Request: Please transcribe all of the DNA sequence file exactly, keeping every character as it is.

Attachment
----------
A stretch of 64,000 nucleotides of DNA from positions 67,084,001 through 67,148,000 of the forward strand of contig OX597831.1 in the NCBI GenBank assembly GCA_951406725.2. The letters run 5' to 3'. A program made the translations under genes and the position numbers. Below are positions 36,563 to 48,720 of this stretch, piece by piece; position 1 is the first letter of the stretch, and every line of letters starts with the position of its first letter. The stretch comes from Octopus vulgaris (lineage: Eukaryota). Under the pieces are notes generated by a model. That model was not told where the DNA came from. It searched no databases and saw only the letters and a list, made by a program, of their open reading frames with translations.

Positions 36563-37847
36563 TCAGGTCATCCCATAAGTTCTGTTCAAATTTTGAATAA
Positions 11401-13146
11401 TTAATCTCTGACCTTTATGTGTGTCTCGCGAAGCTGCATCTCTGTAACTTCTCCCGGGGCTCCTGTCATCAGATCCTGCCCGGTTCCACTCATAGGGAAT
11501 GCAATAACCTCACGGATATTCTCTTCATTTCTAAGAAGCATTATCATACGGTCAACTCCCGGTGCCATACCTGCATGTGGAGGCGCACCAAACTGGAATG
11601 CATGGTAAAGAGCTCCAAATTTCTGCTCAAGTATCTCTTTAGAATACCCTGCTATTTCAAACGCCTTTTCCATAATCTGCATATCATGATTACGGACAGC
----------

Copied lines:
A stretch of 64,000 nucleotides of DNA from positions 67,084,001 through 67,148,000 of the forward strand of contig OX597831.1 in the NCBI GenBank assembly GCA_951406725.2. The letters run 5' to 3'. A program made the translations under genes and the position numbers. Below are positions 36,563 to 48,720 of this stretch, piece by piece; position 1 is the first letter of the stretch, and every line of letters starts with the position of its first letter. The stretch comes from Octopus vulgaris (lineage: Eukaryota). Under the pieces are notes generated by a model. That model was not told where the DNA came from. It searched no databases and saw only the letters and a list, made by a program, of their open reading frames with translations.

Positions 36563-37847
36563 TCAGGTCATCCCATAAGTTCTGTTCAAATTTTGAATAA
Positions 11401-13146
11401 TTAATCTCTGACCTTTATGTGTGTCTCGCGAAGCTGCATCTCTGTAACTTCTCCCGGGGCTCCTGTCATCAGATCCTGCCCGGTTCCACTCATAGGGAAT
11501 GCAATAACCTCACGGATATTCTCTTCATTTCTAAGAAGCATTATCATACGGTCAACTCCCGGTGCCATACCTGCATGTGGAGGCGCACCAAACTGGAATG
11601 CATGGTAAAGAGCTCCAAATTTCTGCTCAAGTATCTCTTTAGAATACCCTGCTATTTCAAACGCCTTTTCCATAATCTGCATATCATGATTACGGACAGC